Charleston is one of America’s oldest cities, and has loads of history and culture within the city centre. But what about exploring further afield? One of the more interesting attractions in the area are the Plantations of Charleston – establishments which brought great wealth to the city and no doubt changed the course of its history.
Come explore some southern history and explore the best Plantation tours in Charleston SC.
Explore: Drayton Hall
The architecture geeks will know that Drayton Hall is one of the best examples of Palladian Architecture in the United States – that’s a Venetian style which is reflected in the triangle and pillared façade you see before entering, as well as the mostly symmetrical layout of the building. For those of us less architecturally-minded, you can still admire the incredibly detailed interior wall decorations, and try to photograph the building from around the estate – somehow there just isn’t a bad view, either next to the massive oak trees or house reflecting in a pond.
Drayton Hall is certainly one of the best preserved manor homes of the plantations in Charleston, which is just as an amazing feat as the building of it because this building has seen the American Revolution, the Civil War, major earthquakes, devastating hurricanes, not to mention Charleston’s incredible urban sprawl.
Wander: Magnolia Plantation and Gardens
Many say Magnolia has the best gardens along the Ashley, and after your visit, you might be inclined to agree with them. Magnolia is one of the oldest plantations in the state, and many of the garden’s features are restored versions of the original attractions, such as the Biblical Garden with plants mentioned in the Bible, Cypress Lake, an indoor tropical garden, seven bridges, and an always-fun maze that is a replica of the Hampton Court Maze in England. (The petting zoo, slavery history tour, and the marsh boat tour are newer additions, but as plantation tours in Charleston SC go, this is still a good one).
The manor home at Magnolia was burned down in the civil war, and afterwards, in an attempt to breathe new life into the grounds, Magnolia Gardens was reopened as a tourist attraction, becoming one of America’s first man made tourist attractions. Magnolia is owned by the Drayton family who own the Drayton Hall next door; the Draytons have owned these grounds since the mid-1600s – that’s over 15 generations of family owners.
South Carolina was one of the original 13 colonies that started the United States. Because of the cotton gin alongside the area’s great soil and growing conditions made South Carolina one of the wealthiest colonies prior to the revolution. Around 50% of the families in South Carolina owned slaves at the peak of the slavery period.
Eat: Boone Hall
Boone Hall is one of America’s oldest working plantations, still growing crops and feeding folks after over 300 years, which is probably why they call it America’s most photographed plantation. You can feel history’s grip on this atmospheric location with the Grand Avenue of Oaks, the original slave cabins from the 1700s, and the centuries old working areas. Boone Hall Farms is well known for their spring and early summer strawberry crop (April to June), fresh seafood, homemade jams and jellies, salsa, rice, marinades… let’s just say you’ll want to come hungry, though stop in the café first so you don’t buy more than fits in your suitcase!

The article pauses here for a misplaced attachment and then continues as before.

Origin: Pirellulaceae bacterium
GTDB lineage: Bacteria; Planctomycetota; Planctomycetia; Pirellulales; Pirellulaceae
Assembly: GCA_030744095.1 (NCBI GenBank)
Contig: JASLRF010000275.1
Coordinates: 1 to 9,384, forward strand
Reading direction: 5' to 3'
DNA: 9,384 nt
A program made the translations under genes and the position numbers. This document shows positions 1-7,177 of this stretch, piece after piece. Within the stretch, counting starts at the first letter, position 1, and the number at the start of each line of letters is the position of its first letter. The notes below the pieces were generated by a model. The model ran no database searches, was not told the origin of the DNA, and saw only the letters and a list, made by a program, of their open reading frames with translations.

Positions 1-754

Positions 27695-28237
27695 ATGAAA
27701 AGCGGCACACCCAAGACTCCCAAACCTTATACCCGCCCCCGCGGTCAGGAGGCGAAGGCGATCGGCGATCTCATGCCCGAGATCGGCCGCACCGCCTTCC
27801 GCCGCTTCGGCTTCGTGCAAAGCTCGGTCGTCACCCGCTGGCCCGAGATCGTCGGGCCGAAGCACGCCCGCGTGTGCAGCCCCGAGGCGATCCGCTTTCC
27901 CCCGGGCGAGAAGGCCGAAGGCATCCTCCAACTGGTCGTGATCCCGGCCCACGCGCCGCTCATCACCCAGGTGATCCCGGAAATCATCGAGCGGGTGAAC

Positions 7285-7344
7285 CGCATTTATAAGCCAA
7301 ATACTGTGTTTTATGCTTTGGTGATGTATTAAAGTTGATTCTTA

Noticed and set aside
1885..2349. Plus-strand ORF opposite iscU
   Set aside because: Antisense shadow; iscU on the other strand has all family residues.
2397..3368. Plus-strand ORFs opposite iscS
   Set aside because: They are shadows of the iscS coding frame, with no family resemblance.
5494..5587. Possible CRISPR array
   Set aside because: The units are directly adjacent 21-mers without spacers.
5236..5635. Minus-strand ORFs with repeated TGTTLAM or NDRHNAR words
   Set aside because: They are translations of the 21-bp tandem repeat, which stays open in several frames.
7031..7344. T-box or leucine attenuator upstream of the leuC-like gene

Drink: The Charleston Tea Plantation
This is America’s only tea plantation, located on Wadmalaw Island. The island is connected to the mainland by bridge, but you’d think the only way in is to swim, as it’s a relatively quiet place. Over 320 varieties of tea are planted here on the 127 acres of land, with both black and green teas – you’ll learn about the difference on the factory tour, complete with a taste test. While you’re here, be sure to visit the massive, sprawling Angel Oak – a tree believed to be over 1,500 years old.
Sleep: Middleton Place
Last but certainly not least is Ashley River’s crowning glory, Middleton Place. Middleton is a great place to visit if you want to come and relax, perhaps enjoying a carriage ride around the plantation (which I recommend, as it offers a wonderful historical context to the story about this destination). Middleton’s gardens are perfectly manicured, and you’ll love some of the interesting exhibits during your guided tour of the house museum, which is actually just a fragment of the original home.)
But the real magic of Middleton Place is the Inn, a set of houses of decidedly more modern construction, but with interior furnishings that will leave you blushing. The Inn is on the Middleton estate, but set off in a very quite section where you can relax, perfect for a romantic retreat or just some de-stress time. You can walk the grounds, but you may want to just stay in your room, decorated in what I’d call a rustic “cabin” look that’s somehow both modern and woodsy minimalist at the same time. The highlight? A bath tub so huge that it could double as a swimming pool. (Don’t forget to try their house bath salts. Divine.)
Staying at the Inn means you don’t have to drive back into Charleston for the night, and gives you the perfect opportunity to explore Middleton Place and its neighbors before going further afield. I couldn’t recommend it more, either as an add-on to your Charleston trip or a very relaxed alternative.
Have you explored any of these plantations in Charleston? Share your recommendations in the comments!